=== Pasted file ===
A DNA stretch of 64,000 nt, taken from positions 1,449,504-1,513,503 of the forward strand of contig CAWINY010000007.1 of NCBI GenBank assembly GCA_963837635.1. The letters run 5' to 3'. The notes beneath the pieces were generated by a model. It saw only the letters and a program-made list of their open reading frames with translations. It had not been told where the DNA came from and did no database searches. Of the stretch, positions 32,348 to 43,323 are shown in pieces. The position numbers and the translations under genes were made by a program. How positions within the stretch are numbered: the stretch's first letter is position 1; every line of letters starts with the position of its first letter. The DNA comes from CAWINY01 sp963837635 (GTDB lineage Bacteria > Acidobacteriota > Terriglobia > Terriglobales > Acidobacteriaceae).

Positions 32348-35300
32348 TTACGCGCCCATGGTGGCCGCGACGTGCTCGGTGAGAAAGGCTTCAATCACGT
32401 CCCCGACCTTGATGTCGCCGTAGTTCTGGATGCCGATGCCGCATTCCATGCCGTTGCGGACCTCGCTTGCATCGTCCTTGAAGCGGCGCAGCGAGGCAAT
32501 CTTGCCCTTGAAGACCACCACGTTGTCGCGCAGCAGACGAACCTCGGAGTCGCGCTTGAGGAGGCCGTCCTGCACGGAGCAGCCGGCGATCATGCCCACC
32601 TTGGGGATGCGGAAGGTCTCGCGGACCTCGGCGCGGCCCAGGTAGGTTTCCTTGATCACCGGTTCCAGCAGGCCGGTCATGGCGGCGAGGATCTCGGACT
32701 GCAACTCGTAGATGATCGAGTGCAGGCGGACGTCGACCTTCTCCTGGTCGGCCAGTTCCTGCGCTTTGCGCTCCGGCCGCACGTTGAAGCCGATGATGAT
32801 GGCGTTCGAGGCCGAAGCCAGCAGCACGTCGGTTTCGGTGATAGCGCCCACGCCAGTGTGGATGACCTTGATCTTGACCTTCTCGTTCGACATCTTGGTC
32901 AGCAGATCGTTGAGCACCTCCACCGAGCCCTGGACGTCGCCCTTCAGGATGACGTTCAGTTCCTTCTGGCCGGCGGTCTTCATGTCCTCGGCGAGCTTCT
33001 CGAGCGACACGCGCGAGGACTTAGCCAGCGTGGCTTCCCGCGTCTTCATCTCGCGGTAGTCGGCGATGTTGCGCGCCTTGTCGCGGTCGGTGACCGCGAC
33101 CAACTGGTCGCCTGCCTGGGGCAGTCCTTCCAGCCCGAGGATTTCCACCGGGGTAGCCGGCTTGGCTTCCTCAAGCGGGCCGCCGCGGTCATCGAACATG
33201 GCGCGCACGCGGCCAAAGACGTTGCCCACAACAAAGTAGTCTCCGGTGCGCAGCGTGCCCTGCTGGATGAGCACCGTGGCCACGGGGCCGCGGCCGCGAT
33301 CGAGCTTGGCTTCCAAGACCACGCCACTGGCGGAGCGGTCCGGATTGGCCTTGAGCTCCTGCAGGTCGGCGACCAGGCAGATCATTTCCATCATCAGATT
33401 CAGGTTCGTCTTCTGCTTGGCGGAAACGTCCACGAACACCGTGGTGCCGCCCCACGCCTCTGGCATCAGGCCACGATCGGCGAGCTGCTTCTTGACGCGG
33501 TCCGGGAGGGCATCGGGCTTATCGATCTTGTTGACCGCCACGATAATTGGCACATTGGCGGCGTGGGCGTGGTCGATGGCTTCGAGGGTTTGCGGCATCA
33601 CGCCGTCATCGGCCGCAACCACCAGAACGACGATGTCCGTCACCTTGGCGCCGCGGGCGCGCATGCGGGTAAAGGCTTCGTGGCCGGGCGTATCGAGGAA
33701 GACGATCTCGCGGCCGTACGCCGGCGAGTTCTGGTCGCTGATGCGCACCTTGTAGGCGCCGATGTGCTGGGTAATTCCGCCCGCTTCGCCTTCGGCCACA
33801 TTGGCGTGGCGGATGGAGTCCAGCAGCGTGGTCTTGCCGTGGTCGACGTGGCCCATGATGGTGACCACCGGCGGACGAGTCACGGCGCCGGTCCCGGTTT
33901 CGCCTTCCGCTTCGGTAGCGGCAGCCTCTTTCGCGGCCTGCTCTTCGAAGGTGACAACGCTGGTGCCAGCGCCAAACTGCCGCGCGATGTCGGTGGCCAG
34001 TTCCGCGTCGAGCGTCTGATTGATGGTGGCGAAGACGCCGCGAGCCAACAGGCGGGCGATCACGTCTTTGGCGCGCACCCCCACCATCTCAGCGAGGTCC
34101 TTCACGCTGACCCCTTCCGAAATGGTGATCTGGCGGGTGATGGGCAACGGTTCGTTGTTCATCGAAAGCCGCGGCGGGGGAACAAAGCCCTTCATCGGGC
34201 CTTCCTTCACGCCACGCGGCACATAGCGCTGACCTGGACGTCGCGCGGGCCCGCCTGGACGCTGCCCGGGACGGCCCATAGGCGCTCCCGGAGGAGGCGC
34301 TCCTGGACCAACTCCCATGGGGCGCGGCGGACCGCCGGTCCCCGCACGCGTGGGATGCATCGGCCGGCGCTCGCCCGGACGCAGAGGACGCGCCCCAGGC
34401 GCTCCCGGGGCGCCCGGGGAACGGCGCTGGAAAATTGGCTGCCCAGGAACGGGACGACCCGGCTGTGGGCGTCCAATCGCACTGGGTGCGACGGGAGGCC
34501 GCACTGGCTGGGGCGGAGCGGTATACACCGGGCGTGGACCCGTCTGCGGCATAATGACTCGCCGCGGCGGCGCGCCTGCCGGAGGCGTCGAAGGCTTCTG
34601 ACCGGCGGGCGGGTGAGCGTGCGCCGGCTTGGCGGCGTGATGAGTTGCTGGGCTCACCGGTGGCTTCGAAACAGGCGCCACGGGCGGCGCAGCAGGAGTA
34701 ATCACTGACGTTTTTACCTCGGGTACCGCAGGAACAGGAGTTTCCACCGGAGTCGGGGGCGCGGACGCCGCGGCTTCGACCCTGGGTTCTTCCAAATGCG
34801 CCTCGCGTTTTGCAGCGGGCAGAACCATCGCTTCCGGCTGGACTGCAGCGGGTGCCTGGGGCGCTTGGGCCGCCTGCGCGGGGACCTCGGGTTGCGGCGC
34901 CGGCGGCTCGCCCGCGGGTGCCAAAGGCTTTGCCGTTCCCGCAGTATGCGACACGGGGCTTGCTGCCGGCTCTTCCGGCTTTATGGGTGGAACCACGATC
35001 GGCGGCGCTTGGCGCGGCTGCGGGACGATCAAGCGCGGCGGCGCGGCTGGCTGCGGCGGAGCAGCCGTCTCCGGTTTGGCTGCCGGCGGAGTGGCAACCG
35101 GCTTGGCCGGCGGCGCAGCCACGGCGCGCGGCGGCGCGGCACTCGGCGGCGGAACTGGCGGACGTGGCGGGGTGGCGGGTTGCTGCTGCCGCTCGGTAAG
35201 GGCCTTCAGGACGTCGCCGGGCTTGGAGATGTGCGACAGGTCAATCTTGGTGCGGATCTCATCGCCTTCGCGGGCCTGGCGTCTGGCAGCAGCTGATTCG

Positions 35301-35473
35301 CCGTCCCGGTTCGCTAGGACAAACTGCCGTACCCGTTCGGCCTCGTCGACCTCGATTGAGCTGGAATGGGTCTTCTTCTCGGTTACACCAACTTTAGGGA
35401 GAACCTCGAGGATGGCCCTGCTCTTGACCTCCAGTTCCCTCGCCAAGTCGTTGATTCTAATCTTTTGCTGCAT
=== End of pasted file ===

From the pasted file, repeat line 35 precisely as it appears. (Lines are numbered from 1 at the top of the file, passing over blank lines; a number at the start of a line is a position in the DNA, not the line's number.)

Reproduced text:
35401 GAACCTCGAGGATGGCCCTGCTCTTGACCTCCAGTTCCCTCGCCAAGTCGTTGATTCTAATCTTTTGCTGCAT